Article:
Is Sen. Dan Blue even campaigning? Let's put it this way, he's not working up a sweat as he runs for this Senate seat for the first time. No campaign website. No yard signs to speak of. He has money in his campaign account—$103,000 at last report—but he isn't spending it.
WE ENDORSE Blue. For 30 years, he's proven his worth as a member of the House, as House speaker, as the best candidate for U.S. Senate in 2002 (he lost the primary to Erskine Bowles but ran ahead of Elaine Marshall) and as a House member again when he was appointed to fill a vacancy. That's also how he came to this Senate seat, replacing the late Sen. Vernon Malone after his death in 2009.
In the Senate, Blue's taken the lead on legislation to help homeowners whose mortgages are in danger of being foreclosed. Working with the banking commissioner and the N.C. Justice Center, he's helped to bolster consumer protections and give such folks a chance to renegotiate with their lenders. Blue is also working behind the scenes to rally the historically black Southeast Raleigh community against the anti-diversity Wake County school board majority. Blue's list of firsts as an African-American leader include first House speaker and first chair of the board at Duke University, where a diverse student body is a given for educational excellence.
There is a Republican candidate. Geoffrey Hurlburt, a research technologist at Charles River Laboratories, says his main issue is giving parents equal access to their children following a divorce, absent child abuse or neglect. He says abortions are murders. He's anti-gay marriage. Taxes are too high all around, Hurlburt says.
Pros: Blue is widely respected, even by Republicans.
Cons: Why can't the Republicans run a serious candidate in this district?
Campaign finance: Blue has raised $83,000, including $4,000 from Blue Cross Blue Shield of N.C. Employee PAC, $1,000 from Build PAC and $3,000 from Jeff Capel, University of Oklahoma men's basketball coach. Hurlburt has raised $619.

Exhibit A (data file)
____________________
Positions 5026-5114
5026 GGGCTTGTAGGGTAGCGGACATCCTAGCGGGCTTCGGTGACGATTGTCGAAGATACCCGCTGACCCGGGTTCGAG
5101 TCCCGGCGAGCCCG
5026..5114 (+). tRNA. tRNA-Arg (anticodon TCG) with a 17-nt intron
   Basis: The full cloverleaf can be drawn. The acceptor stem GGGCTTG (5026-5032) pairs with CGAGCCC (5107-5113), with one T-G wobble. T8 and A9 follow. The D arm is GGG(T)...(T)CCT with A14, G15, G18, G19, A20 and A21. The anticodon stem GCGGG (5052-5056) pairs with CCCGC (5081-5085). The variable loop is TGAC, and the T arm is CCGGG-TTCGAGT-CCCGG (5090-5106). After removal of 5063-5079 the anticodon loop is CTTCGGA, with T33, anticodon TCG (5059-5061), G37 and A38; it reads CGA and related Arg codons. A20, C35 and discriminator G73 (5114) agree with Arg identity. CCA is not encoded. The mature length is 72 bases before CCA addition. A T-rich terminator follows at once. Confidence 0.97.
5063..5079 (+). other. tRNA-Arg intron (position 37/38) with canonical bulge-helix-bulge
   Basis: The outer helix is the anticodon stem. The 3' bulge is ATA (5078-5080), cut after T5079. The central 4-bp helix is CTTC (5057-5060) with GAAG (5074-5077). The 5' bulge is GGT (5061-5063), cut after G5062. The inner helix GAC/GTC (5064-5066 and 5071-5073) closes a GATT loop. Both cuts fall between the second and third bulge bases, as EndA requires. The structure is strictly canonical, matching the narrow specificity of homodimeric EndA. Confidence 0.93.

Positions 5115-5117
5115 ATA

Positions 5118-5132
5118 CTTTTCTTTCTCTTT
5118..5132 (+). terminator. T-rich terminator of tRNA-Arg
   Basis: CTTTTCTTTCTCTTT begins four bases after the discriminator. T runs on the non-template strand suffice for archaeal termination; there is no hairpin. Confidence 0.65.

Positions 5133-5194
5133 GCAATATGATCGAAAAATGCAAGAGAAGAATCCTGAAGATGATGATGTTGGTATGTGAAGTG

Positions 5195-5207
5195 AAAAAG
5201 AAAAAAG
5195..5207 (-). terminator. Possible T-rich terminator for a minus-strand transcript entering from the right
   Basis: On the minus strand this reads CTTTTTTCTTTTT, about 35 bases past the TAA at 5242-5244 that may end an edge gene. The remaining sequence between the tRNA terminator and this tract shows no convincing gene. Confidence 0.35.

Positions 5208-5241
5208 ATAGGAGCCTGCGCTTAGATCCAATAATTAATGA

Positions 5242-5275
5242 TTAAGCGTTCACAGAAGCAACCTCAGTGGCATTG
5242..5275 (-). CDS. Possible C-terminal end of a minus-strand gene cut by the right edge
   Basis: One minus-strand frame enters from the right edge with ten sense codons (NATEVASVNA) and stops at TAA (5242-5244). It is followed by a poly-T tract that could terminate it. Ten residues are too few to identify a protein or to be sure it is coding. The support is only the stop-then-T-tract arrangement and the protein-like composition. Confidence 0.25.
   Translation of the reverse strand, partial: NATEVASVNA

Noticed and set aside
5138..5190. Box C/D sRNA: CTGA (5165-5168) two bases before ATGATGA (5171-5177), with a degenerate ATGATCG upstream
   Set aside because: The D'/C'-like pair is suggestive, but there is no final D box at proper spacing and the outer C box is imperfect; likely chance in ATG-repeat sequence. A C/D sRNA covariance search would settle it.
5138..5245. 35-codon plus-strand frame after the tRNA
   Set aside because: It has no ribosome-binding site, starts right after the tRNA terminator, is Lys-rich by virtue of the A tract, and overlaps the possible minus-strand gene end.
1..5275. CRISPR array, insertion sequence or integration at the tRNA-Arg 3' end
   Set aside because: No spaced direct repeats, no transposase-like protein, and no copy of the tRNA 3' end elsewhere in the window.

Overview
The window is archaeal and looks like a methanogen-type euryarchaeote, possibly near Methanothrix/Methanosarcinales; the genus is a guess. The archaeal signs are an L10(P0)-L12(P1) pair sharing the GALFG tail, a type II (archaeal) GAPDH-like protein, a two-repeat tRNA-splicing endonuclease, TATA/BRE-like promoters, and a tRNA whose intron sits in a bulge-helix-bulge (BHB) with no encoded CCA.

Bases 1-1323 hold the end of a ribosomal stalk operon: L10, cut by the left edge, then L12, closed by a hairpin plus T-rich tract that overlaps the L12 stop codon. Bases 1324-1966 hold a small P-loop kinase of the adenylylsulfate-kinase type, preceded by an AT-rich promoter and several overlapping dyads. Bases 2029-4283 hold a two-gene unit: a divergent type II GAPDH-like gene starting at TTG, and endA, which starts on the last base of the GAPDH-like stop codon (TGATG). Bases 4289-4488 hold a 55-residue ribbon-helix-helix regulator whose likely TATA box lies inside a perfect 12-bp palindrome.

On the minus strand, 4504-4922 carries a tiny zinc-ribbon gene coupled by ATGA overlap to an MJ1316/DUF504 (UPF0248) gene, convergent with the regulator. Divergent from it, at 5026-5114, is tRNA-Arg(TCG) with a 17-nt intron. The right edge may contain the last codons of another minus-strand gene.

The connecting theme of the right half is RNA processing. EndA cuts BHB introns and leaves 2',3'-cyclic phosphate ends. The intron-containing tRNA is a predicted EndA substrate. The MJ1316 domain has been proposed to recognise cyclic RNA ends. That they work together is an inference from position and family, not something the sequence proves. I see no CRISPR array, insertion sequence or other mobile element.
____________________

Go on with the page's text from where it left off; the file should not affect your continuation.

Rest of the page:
State Sen. Neal Hunt is hoping to hang on to his District 15 seat, but WE ENDORSE Charles Malone, who is trying to wrangle it away from him.
Hunt has co-sponsored legislation that would require marriage to be only between a man and a woman, to print voter registration forms only in English, to make it a crime to not carry alien registration documents ("your papers, please") and to prohibit abortion coverage from the state health plan.
Malone, a Vietnam veteran and N.C. Department of Energy and Natural Resources analyst, is our guy. We think the Legislature could use another licensed mediator in state government among its ranks.
Pros: In Malone's words, "It is only humane for the well off to give a bit more to ensure that all can survive and contribute to society." Malone supports civil unions, the right to choose and collective bargaining. He understands the looming car crisis in the Triangle and backs light rail and expanding public transit.
Hunt, despite his faults, has received support in the past from environmental groups for working to protect natural resources.
Cons: Malone is 62 and yet to serve in elected office, but his experience working in the government and serving in the military give us confidence. And remember, this is the same Neal Hunt who said of Barack Obama in 2008, "All of his associations seem to be radical American haters."
Other endorsements: Malone: Equality N.C., state AFL-CIO, N.C. Association of Educators, Hunt: N.C. Sierra Club
Campaign finance: Malone has raised $4,800, which includes $250 from former U.S. Sen. Robert Morgan. Hunt has $333,000, of which $202,000 he loaned himself. Other Hunt contributors: Blue Cross/ Blue Shield of N.C. Employee PAC ($2,000); Bank of America PAC ($3,000); Wake school board majority attorney Thomas Farr ($450); real estate developer John Kane ($500); former chief justice of N.C. Supreme Court Burley Mitchell ($700).
WE ENDORSE Sen. Josh Stein, who is seeking his second full term representing Wake County. After just one term in the Senate, during which he served as a vice chairman for the Senate's Judiciary I committee, he already has been recognized for contributions on several issues, particularly those affecting the environment. In just his first months in office, a dozen bills Stein introduced in the Senate became law. Prior to being elected, Stein served as the state's Deputy Attorney General for Consumer Protection. He has also worked as legal counsel in the U.S. Senate. Stein faces Republican Mike Beezley and Libertarian Stephanie Watson.